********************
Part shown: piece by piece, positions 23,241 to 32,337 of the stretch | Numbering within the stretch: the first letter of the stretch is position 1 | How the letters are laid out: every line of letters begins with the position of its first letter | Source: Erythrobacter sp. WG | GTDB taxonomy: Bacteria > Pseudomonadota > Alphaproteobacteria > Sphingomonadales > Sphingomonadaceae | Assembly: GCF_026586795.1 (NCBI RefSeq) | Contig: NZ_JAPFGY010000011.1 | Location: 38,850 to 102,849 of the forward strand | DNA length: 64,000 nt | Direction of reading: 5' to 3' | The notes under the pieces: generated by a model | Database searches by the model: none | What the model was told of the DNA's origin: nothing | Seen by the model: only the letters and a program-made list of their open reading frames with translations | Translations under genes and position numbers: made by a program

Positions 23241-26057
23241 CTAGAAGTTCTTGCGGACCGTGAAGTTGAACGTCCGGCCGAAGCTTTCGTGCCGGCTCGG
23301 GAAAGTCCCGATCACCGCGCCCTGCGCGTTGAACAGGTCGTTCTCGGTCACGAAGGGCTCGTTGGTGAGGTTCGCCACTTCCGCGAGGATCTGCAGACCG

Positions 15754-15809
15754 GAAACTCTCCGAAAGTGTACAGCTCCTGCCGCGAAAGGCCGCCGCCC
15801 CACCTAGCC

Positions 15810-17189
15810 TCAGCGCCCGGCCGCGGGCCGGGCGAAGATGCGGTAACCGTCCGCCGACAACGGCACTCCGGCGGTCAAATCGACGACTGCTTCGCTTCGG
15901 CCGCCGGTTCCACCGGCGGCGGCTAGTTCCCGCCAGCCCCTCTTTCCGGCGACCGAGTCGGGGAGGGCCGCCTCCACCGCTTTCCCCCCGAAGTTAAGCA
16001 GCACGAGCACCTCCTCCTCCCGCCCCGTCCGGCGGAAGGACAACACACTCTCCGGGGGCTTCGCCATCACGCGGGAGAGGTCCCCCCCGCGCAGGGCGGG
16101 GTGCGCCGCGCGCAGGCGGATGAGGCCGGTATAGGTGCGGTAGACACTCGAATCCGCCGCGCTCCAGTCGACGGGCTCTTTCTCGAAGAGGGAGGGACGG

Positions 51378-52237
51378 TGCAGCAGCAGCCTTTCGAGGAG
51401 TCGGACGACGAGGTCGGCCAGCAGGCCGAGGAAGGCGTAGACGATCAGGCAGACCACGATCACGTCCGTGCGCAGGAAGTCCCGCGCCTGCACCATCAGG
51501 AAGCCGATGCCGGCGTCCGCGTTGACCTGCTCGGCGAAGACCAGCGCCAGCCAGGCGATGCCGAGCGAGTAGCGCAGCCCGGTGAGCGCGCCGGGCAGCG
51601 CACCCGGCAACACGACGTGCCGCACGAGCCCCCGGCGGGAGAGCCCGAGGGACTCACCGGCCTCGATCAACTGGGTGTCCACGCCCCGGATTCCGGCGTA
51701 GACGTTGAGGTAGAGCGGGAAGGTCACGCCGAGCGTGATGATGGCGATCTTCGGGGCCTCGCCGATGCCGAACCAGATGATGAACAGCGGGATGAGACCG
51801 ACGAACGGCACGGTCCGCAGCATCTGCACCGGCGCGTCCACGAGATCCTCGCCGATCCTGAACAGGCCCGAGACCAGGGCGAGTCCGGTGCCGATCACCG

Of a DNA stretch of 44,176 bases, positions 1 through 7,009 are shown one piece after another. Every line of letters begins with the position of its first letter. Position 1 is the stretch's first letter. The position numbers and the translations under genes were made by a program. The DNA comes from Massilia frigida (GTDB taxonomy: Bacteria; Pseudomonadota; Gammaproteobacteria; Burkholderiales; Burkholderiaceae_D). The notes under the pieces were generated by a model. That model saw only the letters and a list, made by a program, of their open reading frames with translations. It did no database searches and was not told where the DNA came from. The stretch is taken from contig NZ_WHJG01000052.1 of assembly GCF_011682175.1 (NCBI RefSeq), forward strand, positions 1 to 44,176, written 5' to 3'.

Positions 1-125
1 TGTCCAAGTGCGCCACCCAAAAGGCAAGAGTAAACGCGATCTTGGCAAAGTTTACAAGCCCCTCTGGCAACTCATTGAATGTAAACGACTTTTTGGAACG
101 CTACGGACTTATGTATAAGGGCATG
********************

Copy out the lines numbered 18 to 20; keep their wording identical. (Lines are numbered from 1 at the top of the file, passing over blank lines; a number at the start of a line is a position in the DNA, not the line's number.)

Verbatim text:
51701 GACGTTGAGGTAGAGCGGGAAGGTCACGCCGAGCGTGATGATGGCGATCTTCGGGGCCTCGCCGATGCCGAACCAGATGATGAACAGCGGGATGAGACCG
51801 ACGAACGGCACGGTCCGCAGCATCTGCACCGGCGCGTCCACGAGATCCTCGCCGATCCTGAACAGGCCCGAGACCAGGGCGAGTCCGGTGCCGATCACCG

Of a DNA stretch of 44,176 bases, positions 1 through 7,009 are shown one piece after another. Every line of letters begins with the position of its first letter. Position 1 is the stretch's first letter. The position numbers and the translations under genes were made by a program. The DNA comes from Massilia frigida (GTDB taxonomy: Bacteria; Pseudomonadota; Gammaproteobacteria; Burkholderiales; Burkholderiaceae_D). The notes under the pieces were generated by a model. That model saw only the letters and a list, made by a program, of their open reading frames with translations. It did no database searches and was not told where the DNA came from. The stretch is taken from contig NZ_WHJG01000052.1 of assembly GCF_011682175.1 (NCBI RefSeq), forward strand, positions 1 to 44,176, written 5' to 3'.